Outdoor burning has been banned in all 77 Oklahoma counties.
Gov. Mary Fallin issued the statewide burn ban on Friday as drought conditions worsened.
Oklahoma Forestry Services, a division of the state Agriculture, Food and Forestry Department, recommended the ban based on an analysis of fire activity, wildland fire conditions and the predicted continuing drought.
The governor's statewide ban supersedes all county burn bans in place. The statewide burn ban remains in place until conditions improve and it is removed by the governor.
“Extreme heat and ongoing drought have created conditions very conducive to wildfires,” Fallin said. “A statewide burn ban is now necessary to reduce the risk of preventable wildfires and to protect lives and property.”
Unlawful activities under the ban include campfires, bonfires, fireworks and setting fire to debris or trash, grass, wood or other materials outdoors. The ban allows for gas and charcoal grilling provided it is over a nonflammable surface and at least 5 feet from flammable vegetation.
There are exemptions for some items such as welding and road construction.
“Lit cigarettes, flat tires and cars parked in dry grass can quickly become dangerous,” Fallin said. “Everyone must do their part to help prevent fires and to keep our families and businesses safe from harm.”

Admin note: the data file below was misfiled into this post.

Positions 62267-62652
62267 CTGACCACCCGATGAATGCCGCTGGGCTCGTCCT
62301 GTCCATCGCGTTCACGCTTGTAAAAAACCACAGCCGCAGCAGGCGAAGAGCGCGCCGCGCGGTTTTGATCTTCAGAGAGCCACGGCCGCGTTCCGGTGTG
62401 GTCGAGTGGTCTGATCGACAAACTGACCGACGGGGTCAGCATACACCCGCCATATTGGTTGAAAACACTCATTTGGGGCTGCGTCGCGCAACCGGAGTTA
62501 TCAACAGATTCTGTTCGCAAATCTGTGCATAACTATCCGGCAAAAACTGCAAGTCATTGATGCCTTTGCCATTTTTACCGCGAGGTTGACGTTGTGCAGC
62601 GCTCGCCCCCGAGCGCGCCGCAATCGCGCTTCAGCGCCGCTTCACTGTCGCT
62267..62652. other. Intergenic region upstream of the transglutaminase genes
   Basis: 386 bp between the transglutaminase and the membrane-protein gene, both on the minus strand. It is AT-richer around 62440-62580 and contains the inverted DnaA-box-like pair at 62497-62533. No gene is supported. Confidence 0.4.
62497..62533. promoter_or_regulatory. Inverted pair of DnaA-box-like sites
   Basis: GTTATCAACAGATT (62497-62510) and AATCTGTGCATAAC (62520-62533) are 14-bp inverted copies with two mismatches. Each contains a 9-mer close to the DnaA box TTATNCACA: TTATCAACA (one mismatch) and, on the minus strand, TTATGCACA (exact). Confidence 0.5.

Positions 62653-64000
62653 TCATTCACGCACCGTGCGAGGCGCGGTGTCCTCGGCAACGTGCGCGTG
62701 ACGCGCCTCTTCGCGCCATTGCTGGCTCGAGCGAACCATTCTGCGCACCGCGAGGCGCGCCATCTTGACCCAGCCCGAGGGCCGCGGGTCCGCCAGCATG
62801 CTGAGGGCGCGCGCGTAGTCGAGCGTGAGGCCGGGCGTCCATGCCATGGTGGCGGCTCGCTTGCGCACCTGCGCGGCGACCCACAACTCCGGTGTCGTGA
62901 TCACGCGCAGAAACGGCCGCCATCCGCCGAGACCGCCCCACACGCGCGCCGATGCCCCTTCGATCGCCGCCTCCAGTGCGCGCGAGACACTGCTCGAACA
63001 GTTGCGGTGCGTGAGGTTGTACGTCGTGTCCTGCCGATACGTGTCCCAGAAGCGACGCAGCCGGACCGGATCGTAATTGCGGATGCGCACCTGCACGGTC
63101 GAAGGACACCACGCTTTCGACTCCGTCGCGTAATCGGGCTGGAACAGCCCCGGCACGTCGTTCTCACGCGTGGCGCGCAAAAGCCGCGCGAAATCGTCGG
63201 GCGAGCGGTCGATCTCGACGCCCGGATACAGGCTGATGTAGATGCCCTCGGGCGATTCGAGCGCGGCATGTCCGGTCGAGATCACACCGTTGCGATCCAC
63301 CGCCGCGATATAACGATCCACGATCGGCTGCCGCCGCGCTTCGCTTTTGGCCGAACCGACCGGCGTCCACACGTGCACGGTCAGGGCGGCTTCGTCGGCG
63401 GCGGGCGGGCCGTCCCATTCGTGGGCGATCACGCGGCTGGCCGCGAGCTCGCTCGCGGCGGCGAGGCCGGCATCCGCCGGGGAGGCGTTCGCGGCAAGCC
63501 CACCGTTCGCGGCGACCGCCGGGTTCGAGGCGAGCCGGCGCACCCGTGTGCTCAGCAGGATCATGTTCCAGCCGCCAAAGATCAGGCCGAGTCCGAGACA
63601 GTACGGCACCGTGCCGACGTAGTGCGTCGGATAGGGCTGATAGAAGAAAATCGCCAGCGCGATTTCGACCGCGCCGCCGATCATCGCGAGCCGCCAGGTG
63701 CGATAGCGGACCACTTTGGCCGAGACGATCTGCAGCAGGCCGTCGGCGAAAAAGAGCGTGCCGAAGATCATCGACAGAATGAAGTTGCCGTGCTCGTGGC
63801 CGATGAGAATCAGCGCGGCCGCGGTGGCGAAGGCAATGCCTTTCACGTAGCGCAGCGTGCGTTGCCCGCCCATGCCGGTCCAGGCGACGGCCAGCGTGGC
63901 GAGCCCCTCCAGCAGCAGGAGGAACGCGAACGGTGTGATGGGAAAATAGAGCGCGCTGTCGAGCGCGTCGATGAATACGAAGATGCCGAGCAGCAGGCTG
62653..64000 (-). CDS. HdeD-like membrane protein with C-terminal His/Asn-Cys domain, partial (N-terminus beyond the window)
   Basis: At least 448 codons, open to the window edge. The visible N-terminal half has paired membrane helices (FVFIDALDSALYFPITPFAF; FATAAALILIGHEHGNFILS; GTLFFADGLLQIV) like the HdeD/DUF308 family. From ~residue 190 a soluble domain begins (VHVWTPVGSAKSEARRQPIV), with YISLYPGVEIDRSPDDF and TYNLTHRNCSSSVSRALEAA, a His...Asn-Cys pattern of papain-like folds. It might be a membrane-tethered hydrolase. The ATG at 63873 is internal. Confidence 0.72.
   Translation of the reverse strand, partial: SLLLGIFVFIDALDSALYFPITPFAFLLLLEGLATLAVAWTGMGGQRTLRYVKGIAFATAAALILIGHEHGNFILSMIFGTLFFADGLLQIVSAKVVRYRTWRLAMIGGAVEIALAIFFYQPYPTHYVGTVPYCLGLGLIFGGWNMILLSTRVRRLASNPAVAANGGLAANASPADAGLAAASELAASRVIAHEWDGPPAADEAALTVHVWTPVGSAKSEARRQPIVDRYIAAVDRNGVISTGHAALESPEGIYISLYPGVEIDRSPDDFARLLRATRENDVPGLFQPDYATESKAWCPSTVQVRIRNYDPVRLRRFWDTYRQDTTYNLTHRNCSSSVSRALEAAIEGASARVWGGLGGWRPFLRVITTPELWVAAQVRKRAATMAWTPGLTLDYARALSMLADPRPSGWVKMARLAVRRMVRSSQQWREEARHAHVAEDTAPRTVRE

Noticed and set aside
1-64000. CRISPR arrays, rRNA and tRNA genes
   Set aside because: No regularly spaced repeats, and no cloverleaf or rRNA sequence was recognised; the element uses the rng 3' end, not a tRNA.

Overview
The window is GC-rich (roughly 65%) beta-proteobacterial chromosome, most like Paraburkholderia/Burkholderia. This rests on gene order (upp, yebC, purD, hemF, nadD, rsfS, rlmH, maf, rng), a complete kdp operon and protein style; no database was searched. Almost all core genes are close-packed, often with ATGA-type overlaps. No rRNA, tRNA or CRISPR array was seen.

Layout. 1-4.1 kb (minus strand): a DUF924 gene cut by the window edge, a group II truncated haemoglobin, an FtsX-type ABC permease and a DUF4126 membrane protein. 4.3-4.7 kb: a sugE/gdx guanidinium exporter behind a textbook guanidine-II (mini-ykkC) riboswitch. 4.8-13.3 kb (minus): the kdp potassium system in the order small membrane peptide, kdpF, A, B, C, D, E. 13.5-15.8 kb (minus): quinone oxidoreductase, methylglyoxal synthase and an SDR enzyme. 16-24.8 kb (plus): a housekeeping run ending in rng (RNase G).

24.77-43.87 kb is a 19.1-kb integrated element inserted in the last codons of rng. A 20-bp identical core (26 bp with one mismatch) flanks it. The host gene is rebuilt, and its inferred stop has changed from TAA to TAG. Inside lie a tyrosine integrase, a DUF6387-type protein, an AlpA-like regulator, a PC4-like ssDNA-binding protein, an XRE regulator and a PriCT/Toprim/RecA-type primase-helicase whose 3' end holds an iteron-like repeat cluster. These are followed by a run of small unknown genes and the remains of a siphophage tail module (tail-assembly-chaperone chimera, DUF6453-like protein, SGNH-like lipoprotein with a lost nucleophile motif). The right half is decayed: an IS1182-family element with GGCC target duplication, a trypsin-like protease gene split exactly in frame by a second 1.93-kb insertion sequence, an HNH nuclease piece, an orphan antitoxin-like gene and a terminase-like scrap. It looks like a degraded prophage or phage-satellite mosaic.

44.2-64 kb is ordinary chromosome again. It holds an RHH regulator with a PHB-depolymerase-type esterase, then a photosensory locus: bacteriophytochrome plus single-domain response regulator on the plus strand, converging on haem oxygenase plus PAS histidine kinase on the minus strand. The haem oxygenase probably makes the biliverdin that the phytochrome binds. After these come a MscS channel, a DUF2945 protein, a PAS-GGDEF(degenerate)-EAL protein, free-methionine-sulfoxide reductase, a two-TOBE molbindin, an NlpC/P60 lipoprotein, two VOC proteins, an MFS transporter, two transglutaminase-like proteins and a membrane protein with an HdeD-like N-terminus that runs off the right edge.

State Forester George Geissler said reports of fire activity across the state are increasing.
“Any fire that starts has the potential to burn very intensely and be difficult to extinguish,” Geissler said. “It is critical that anyone who sees a fire report it to the nearest fire department as soon as possible.”
The governor earlier this week declared a state of emergency because of the dry conditions combined with triple-digit temperatures. The governor's declaration covers all 77 counties.
The governor's executive order allows state agencies to make emergency purchases related to disaster relief and preparedness. It is also a first step toward seeking federal assistance, should that be necessary.